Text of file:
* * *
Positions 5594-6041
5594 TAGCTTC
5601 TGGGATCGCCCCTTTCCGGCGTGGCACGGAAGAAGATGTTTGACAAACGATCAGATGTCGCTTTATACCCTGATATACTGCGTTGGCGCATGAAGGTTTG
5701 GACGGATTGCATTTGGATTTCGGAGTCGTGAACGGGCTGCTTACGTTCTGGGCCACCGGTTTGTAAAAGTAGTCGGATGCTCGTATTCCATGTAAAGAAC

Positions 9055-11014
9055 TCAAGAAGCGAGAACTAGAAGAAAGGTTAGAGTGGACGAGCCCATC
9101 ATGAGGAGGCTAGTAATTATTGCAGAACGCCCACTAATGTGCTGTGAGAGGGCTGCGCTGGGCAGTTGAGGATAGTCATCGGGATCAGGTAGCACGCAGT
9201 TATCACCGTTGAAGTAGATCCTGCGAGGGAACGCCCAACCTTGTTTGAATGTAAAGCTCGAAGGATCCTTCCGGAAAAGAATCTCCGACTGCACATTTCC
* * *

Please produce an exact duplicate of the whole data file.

Positions 5594-6041
5594 TAGCTTC
5601 TGGGATCGCCCCTTTCCGGCGTGGCACGGAAGAAGATGTTTGACAAACGATCAGATGTCGCTTTATACCCTGATATACTGCGTTGGCGCATGAAGGTTTG
5701 GACGGATTGCATTTGGATTTCGGAGTCGTGAACGGGCTGCTTACGTTCTGGGCCACCGGTTTGTAAAAGTAGTCGGATGCTCGTATTCCATGTAAAGAAC

Positions 9055-11014
9055 TCAAGAAGCGAGAACTAGAAGAAAGGTTAGAGTGGACGAGCCCATC
9101 ATGAGGAGGCTAGTAATTATTGCAGAACGCCCACTAATGTGCTGTGAGAGGGCTGCGCTGGGCAGTTGAGGATAGTCATCGGGATCAGGTAGCACGCAGT
9201 TATCACCGTTGAAGTAGATCCTGCGAGGGAACGCCCAACCTTGTTTGAATGTAAAGCTCGAAGGATCCTTCCGGAAAAGAATCTCCGACTGCACATTTCC